Judy and Punch is an Australian film by writer and director Mirrah Foulkes that tells a story involving alcohol and puppets. If you’re not at least intrigued by that brief synopsis, I probably don’t want to be your friend. To dig deeper into the film without giving away any spoilers, it’s the tale of a wife and husband who perform puppet shows in the backwoods town of Seaside, which the film ironically points out, is nowhere near the sea. The town is full of bloodthirsty backwoods townies with unreasonably strict religious beliefs and an obviously chauvinistic and misogynistic attitude towards everything female and everything slightly physically abnormal. This town’s xenophobia a joke unto itself.
Our main characters are Judy (played by Mia Wasikowska) and Punch (played by Damon Herriman). Judy is struggling to love a man who struggles with alcoholism. We are made to feel bad for Punch, and the story goes out of its way to assert that if he didn’t struggle with the disease, Judy and Punch would be a world-famous; the talent is there, but Punch and by proxy Judy’s talent and professionalism is inhibited by the proverbial drink.
As the story unfolds, Punch grows more and more aggressive, irresponsible, cruel, and manipulative. Something happens, and Judy is exiled from Seaside and finds herself amongst a camp of misfits and cast outs struggling to survive outside of the relentless persecution of the townspeople. These are the types of zealots who stone women because they looked at the moon too long. It’s a funny joke, but I could totally see stupid things like that happening back in the day.
“…if he didn’t struggle with the disease, Judy and Punch would be a world-famous…”
Damon Herriman is wildly entertaining. You love him for his charm, wit, and talented puppetry, but as the layers begin to peel back, you begin to see the selfish and self-preserving monster he truly is. I imagine this is what it’d feel like to be in an abusive relationship with an alcoholic, you can see fragments of the things you loved like the charm and the wit, but it’s still an awful situation to find yourself.
Mia Wasikowska plays Just as a warm and loving wife who has a sense of rare reason in Seaside, but her character arc forces her on a quest for revenge and Wasikowska transitions into that mindset well. The two of them have tremendous chemistry, and it’s compelling to watch their onscreen relationship fall apart.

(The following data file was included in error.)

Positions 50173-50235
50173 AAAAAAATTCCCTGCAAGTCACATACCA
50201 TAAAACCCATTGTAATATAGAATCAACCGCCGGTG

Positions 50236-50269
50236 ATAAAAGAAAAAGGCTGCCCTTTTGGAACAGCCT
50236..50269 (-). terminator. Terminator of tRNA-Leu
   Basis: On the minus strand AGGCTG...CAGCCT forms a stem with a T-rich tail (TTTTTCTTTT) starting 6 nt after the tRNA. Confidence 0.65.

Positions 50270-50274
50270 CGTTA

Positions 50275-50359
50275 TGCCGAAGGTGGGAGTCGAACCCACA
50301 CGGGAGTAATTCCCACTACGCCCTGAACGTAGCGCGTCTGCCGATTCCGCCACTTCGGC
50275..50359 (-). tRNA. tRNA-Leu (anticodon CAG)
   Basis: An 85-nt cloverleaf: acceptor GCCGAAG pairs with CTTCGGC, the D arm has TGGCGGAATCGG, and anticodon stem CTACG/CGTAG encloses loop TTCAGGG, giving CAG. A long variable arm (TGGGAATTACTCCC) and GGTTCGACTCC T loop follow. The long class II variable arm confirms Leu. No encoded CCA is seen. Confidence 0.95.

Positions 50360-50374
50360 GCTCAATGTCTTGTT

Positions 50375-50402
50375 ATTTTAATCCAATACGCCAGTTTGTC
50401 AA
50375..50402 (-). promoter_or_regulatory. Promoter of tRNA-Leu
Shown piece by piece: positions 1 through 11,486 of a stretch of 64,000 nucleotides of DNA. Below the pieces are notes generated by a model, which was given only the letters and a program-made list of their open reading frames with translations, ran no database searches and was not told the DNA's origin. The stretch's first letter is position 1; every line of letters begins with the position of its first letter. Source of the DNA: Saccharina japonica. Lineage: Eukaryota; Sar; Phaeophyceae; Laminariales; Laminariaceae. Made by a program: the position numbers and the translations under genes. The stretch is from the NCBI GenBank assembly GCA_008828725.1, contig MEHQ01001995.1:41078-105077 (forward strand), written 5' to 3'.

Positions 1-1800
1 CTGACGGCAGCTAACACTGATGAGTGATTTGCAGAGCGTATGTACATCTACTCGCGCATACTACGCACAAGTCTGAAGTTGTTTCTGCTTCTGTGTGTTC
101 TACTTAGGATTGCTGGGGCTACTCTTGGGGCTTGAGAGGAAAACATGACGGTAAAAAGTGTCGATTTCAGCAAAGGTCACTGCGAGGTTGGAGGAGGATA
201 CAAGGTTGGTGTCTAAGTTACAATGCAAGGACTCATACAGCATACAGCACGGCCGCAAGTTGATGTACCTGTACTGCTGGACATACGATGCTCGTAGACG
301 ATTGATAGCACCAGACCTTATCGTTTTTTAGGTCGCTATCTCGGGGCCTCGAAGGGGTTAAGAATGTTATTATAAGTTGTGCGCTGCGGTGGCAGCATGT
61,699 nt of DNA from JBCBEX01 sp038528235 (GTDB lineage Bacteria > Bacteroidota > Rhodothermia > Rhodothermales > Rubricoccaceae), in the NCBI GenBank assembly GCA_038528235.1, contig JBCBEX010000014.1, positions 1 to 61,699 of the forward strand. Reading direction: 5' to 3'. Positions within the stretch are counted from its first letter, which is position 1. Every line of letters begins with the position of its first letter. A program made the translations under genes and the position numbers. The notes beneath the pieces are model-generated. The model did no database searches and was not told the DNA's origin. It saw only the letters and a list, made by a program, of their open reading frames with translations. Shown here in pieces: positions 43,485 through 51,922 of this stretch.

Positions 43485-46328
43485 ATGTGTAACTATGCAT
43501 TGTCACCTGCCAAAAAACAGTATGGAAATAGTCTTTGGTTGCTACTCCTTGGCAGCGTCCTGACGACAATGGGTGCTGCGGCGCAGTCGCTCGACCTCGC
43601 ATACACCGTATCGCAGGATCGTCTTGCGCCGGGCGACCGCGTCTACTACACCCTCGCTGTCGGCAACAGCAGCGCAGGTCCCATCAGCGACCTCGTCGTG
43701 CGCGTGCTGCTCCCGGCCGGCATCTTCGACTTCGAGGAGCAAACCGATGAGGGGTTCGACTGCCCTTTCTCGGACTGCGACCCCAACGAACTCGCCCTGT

Benedict Hardie plays Constable Derrick, the newly hired lawman of Seaside who has an obvious crush on Judy. Despite having an eye-rolling comedy bit where he keeps drawing attention to Judy’s breasts. He does a great job playing basically the town’s sheriff trying to find reason in an unreasonable town of idiots. There’s a ton of small parts, and all of them have a purpose and are expertly acted, there’s just too many to make note of in this review, but all in all, there are no weak standouts, everything is snug and well performed.
“…probably the most twisted and delightful fairytale film I’ve seen…”
The film has a fairytale-like quality to it, both in dialogue and look. The set pieces are gorgeous, the costumes are fantastic, and the scenery is jaw-droppingly gorgeous. If I had to mark the film down over anything, it’d be the uneven tone. Sometimes it feels like the moments should be serious when they end up comical, and vice versa. There’s a sense of macabre and devilish delight that comes with some of the film’s violent acts, but one instance in particular plays for shock value and it’d be more effective if it was played straight. Another standout with this film is its excellent music score, it doesn’t fit with the time period the film is set in, but the contrast somehow works incredibly well.
I had a blast with Judy and Punch, and I think it’s probably the most twisted and delightful fairytale film I’ve seen in quite some time. It doesn’t take itself too seriously, it has a pro-feminine message that’s powerfully threaded throughout the film, and yet it never feels preachy or too self-important. Judy and Punch is at times gut-bustingly hilarious, brutally uncomfortable, and joyously irreverent. If you get a chance, definitely go out of your way to give this a watch.
Judy and Punch (2019) Written and Directed by Mirrah Foulkes. Starring Mia Wasikowska, Damon Herriman, Benedict Hardie, Gillian Jones, Tom Budge, Lachlan Martin, Virginia Gay. Judy and Punch screened at the 2019 Sundance Film Festival.
8.5 out of 10